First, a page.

Bertuccio is the Count's right-hand man. When Monte Cristo wants something done, he goes to Bertuccio, because he knows Bertuccio will carry out his orders to a tee. He buys everything from boats to houses; he keeps everything ready and waiting for use…the list goes on and on. Ultimately, though, this means nothing.
The Count really wants Bertuccio for one thing and one thing only: his history. As Haydée has the goods on Fernand, so Bertuccio has the dirt on Villefort and Caderousse. Without him, Benedetto would not have survived, and without Benedetto Monte Cristo wouldn't have been able to put Villefort out of action. As such, Bertuccio is quite possibly the biggest cog in the Count's machine.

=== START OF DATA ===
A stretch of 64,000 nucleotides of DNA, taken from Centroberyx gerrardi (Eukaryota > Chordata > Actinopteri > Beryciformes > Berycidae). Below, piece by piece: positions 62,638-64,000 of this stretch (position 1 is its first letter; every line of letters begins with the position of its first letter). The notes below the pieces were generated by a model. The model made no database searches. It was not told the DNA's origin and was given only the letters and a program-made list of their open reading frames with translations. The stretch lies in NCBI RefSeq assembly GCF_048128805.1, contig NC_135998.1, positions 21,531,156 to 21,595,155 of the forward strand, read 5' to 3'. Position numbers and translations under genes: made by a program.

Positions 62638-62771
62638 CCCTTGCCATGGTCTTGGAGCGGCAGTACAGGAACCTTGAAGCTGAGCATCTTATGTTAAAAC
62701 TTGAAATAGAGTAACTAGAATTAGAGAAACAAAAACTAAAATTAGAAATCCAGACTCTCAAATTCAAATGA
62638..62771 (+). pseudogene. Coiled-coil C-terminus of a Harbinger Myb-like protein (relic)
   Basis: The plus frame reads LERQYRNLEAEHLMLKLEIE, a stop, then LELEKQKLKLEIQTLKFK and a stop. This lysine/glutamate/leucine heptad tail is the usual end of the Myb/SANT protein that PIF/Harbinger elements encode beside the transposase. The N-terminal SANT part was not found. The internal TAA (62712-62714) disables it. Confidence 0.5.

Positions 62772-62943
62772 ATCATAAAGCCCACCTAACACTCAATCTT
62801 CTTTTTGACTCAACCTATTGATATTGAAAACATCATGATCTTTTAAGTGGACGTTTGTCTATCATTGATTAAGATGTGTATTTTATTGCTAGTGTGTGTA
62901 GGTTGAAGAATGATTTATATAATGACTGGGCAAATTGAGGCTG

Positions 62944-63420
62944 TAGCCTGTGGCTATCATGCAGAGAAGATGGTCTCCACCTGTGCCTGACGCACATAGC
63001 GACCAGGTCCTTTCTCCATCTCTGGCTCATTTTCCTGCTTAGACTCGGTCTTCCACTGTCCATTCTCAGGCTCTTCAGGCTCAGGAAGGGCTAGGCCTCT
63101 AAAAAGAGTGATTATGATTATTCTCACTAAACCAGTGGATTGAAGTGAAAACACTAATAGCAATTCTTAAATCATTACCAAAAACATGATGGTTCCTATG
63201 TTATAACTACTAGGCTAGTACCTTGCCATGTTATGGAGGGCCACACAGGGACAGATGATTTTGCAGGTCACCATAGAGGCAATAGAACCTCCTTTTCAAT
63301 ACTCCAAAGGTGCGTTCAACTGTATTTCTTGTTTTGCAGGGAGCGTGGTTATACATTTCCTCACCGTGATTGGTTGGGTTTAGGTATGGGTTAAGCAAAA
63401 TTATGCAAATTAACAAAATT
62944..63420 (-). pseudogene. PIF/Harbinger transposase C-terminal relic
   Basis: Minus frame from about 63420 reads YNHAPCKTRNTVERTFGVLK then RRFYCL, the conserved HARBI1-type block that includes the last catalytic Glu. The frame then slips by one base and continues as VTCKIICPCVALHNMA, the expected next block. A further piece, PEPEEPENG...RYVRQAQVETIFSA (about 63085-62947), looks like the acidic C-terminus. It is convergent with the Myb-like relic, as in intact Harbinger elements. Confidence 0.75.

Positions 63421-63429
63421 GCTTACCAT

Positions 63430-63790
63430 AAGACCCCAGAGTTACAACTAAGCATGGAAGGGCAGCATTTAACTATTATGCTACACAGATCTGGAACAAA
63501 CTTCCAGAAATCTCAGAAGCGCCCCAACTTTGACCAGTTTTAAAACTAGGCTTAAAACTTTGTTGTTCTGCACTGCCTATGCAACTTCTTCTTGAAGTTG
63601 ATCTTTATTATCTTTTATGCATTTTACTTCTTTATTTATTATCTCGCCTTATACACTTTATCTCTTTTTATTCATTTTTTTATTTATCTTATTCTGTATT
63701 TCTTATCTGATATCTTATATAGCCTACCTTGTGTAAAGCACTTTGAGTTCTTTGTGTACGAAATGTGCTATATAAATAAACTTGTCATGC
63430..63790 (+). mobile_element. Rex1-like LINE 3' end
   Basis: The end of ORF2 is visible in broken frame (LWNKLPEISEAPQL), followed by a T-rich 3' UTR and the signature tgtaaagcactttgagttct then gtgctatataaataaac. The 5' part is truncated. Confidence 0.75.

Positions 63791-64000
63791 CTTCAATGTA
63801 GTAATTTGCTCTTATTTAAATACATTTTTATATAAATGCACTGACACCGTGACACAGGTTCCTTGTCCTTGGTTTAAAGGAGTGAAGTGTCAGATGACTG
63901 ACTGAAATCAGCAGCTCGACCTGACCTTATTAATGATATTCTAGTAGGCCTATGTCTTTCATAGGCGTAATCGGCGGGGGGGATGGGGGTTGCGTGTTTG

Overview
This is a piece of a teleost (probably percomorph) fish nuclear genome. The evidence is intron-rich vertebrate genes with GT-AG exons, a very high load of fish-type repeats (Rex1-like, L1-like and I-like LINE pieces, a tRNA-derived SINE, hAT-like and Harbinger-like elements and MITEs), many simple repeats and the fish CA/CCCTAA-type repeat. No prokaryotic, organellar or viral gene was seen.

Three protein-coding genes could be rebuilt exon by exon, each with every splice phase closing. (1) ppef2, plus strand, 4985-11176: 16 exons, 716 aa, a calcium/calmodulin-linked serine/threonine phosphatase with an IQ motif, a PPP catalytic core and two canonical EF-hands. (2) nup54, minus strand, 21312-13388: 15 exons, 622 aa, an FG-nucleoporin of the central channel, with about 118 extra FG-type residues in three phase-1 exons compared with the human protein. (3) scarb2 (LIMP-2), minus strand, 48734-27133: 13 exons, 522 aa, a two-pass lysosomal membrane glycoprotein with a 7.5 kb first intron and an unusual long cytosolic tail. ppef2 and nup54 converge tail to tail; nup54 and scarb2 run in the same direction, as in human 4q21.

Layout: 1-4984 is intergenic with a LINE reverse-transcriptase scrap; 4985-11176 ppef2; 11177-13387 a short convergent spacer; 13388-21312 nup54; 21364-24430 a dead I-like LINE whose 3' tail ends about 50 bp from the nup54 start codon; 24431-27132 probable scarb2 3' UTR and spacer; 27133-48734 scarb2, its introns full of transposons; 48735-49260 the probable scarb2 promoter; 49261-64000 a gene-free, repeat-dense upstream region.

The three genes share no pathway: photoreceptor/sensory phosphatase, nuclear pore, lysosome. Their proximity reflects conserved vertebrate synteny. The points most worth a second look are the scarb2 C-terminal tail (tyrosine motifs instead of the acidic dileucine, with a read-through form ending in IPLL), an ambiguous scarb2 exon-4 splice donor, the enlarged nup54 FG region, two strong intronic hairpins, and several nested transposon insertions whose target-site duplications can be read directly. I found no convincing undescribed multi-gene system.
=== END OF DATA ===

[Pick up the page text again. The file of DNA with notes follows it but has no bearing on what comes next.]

His affinity for the Count, and his willingness to comply with his wishes becomes all too clear once he explains his family history. Like Monte Cristo, Bertuccio has a huge beef with Villefort. It seems the crown prosecutor refused to help in the search for his brother's murder. Bertuccio, being a passionate Corsican, set out to get his revenge on Villefort, eventually stabbing him in the backyard of his chateau in Auteuil. [This is where he gets to utter what are possibly the best lines in the whole book: "I am Giovanni Bertuccio! Your death is for my brother, your treasure for his widow: you can see that my revenge is more perfect than I hoped!" (44.73). He sounds a little bit like a certain character in The Princess Bride.]
Bertuccio's murder attempt puts him in a different class of avenger from the Count; like Vampa, he serves as a counterexample, and his inability to carry out the vendetta suggests that violence might not be the best way to enact retribution. In the end, control beats passion every time. As the Count tells Albert de Morcerf, "a good servant is one over whom I have the power of life and death" (85.119). Death is part of the equation, but only in the service of mastery.